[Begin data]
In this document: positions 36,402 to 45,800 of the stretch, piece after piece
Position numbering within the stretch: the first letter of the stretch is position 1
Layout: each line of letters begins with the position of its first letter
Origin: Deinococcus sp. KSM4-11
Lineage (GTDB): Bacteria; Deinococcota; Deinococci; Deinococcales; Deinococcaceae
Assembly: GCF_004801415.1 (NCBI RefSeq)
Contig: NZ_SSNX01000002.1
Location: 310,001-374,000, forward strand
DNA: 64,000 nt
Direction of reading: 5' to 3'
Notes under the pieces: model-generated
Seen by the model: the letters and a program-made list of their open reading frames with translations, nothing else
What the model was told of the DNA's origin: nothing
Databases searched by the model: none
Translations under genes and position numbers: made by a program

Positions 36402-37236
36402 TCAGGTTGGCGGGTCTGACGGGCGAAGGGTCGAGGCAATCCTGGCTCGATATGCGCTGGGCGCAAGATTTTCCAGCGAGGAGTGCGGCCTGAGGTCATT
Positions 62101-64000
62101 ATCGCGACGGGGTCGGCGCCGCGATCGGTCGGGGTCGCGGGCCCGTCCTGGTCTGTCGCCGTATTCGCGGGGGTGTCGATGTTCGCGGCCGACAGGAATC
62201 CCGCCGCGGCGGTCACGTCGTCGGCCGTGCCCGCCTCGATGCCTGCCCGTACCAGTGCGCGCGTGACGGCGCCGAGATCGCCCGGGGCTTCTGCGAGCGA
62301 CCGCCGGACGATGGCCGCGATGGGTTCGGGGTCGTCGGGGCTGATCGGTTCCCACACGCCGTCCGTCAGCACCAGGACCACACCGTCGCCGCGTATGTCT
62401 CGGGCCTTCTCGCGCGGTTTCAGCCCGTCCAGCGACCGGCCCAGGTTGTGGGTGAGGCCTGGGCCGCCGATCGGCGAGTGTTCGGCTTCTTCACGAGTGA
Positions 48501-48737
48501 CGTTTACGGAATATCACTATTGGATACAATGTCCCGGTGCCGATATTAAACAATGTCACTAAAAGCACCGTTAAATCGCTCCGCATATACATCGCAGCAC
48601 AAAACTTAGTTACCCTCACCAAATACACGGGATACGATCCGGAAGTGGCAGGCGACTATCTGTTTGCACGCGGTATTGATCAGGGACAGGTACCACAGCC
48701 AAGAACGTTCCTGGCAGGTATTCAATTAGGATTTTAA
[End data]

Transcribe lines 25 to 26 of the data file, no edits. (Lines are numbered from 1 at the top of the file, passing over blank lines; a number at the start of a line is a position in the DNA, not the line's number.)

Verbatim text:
48601 AAAACTTAGTTACCCTCACCAAATACACGGGATACGATCCGGAAGTGGCAGGCGACTATCTGTTTGCACGCGGTATTGATCAGGGACAGGTACCACAGCC
48701 AAGAACGTTCCTGGCAGGTATTCAATTAGGATTTTAA